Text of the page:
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To change minds, find the funny

After almost three years of serving and measuring billions of ads, our first campaign remains one of our very favorites.

PEC - Florida Man Campaign

We’re probably all bewildered by “Florida Man” antics that make national news headlines, but perhaps what surprised us all was that a play on “Florida Man” could be highly persuasive climate content – regardless of political values. Increase in climate support among conservatives actually exceeded that of progressives.

While unexpected, the more we dug into the topic of humor and climate change, the more we learned that an alligator in a convenience store was no anomaly.

team of researchers at University of Colorado found “good-natured humor” improved climate change message effectiveness with college students, a team at Penn State found humor could increase activism intentions, and there’s even research that says interacting with climate change memes can increase civic engagement.

Associate Professor Beth Osnes offers an explanation for the “magical” impact of humor. “Climate change isn’t a laughing matter,” she says, “but sometimes you have to laugh at your pain to get to a solution.”

To better understand how to deploy laughs for action, let’s enlist the help of a fake Meryl Streep, a dismembered bodybuilder, and some classic mom enthusiasm.

The data says …

Every communicator has to have a lot of “tools” in their toolkit. And at Potential Energy, humor has been one of the most consistently effective.

One example: How can we shine a spotlight on the danger of carbon pollution in a way that gets attention.

Why not try a fake Meryl Streep?

PEC video

This ad with a Meryl Streep imposter increased strong support for government action by almost 8%, quite a bit higher than ads with a similar but more direct (and serious) message calling out polluters.

Another example: How can we talk about climate science in a way that gets people to lean in? By now, most folks have heard about the risks of climate change so frequently it becomes doom-and-gloom wallpaper. They tune it out, and the message doesn’t stick. So how do we make a simple, concrete fact about climate change – the fact that 99% of experts believe that climate change is real, man-made, and we’re running out of time to fix it – how do we make that fact stick?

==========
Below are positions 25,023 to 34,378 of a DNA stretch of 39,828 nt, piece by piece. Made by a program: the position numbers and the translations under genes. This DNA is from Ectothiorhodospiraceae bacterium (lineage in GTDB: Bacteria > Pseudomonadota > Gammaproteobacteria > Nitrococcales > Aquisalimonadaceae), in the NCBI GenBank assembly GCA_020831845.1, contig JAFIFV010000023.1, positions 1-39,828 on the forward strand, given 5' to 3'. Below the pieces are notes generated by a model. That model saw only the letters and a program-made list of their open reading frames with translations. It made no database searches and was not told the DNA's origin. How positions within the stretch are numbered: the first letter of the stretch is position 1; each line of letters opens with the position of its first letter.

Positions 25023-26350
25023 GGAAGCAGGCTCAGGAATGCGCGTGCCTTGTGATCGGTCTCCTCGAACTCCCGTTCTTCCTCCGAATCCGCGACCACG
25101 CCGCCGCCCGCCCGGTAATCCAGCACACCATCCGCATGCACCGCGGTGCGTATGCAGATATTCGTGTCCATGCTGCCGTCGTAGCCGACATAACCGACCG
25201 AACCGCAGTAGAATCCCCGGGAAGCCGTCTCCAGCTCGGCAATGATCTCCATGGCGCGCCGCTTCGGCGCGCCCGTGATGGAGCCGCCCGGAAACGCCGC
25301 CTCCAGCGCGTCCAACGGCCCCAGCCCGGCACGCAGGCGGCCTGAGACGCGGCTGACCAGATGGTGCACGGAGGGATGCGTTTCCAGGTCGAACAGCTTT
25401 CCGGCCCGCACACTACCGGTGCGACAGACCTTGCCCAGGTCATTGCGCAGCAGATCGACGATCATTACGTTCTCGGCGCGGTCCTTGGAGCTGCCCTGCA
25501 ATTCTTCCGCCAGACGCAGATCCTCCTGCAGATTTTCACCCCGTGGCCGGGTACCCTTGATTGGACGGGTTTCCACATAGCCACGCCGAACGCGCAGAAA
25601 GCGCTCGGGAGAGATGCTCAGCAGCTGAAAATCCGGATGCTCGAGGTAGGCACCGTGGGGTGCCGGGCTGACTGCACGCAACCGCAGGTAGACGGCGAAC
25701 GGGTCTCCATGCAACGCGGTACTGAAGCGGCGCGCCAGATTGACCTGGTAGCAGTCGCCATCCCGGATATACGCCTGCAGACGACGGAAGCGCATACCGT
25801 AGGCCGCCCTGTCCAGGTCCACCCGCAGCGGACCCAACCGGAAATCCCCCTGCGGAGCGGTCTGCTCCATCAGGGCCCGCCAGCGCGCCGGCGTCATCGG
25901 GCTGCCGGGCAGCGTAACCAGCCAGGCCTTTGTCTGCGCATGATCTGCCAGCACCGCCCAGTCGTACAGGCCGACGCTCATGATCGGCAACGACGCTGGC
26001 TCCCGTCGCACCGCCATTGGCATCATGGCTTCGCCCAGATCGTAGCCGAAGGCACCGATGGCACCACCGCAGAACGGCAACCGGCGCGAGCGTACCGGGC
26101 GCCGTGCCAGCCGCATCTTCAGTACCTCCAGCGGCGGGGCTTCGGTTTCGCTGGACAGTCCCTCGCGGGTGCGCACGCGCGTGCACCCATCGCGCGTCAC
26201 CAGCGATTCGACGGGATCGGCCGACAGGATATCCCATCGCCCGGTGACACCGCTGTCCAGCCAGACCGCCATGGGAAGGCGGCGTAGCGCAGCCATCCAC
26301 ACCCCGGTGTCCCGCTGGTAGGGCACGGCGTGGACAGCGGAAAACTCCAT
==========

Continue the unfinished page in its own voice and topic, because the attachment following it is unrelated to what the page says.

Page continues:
Spotlight how singularly ridiculous it is that we’re ignoring them.

Comically-bloody severed limbs: An 8% increase in strong support for immediate government action.

Here’s one more: Heat pumps. An understated but remarkably effective piece of technology – and utterly not funny. But that makes it precisely perfect fodder to make unexpectedly lighthearted content for our audience.

That’s interesting …

In the US, our funny ads were often the best way to reach people who identify as politically independent, who are especially tired of the partisanship divide in this country. Sure, some jokes end up falling flat – we know that – but humor is far less polarizing.

Humor Impact

As Phil McCordic, the host of a popular science program in Canada, puts it, “Climate-change humor stops people from worrying about their politics and lets them take in the information … Getting someone to laugh is half of the work of getting them to understand.”

What to do about it …

  • Find the funny. Go in search of unexpected messengers and humorous insights. Humans have gotten ourselves into a big mess, and while there’s a tremendous amount of tragedy to it, some dark comedy can cut through.
  • Keep it “good-natured.” The researchers in Colorado found humor was effective as long as it was good-natured. Not laughing at anyone’s expense, or poking fun at a group of people, or anything mean-spirited. So make the audience laugh, but make sure they can feel good about their laughter.
  • Don’t be afraid to go out on a limb. There’s nothing more humiliating than trying to be funny and failing. But that’s what focus groups are for! Even the world’s best comedians sometimes bomb. Don’t let the fear of flopping prevent you from giving it a shot – and when you hear the involuntary, authentic chuckles from a stoic-faced audience, you’ll know you’ve got it.

Humor can be a very effective way to bring new people into the climate change movement. It can change their perceptions of what “activism” feels like, and it can reassure them that you can still enjoy your life while supporting a serious cause.

Lift, Laugh, Love,
John and Jessica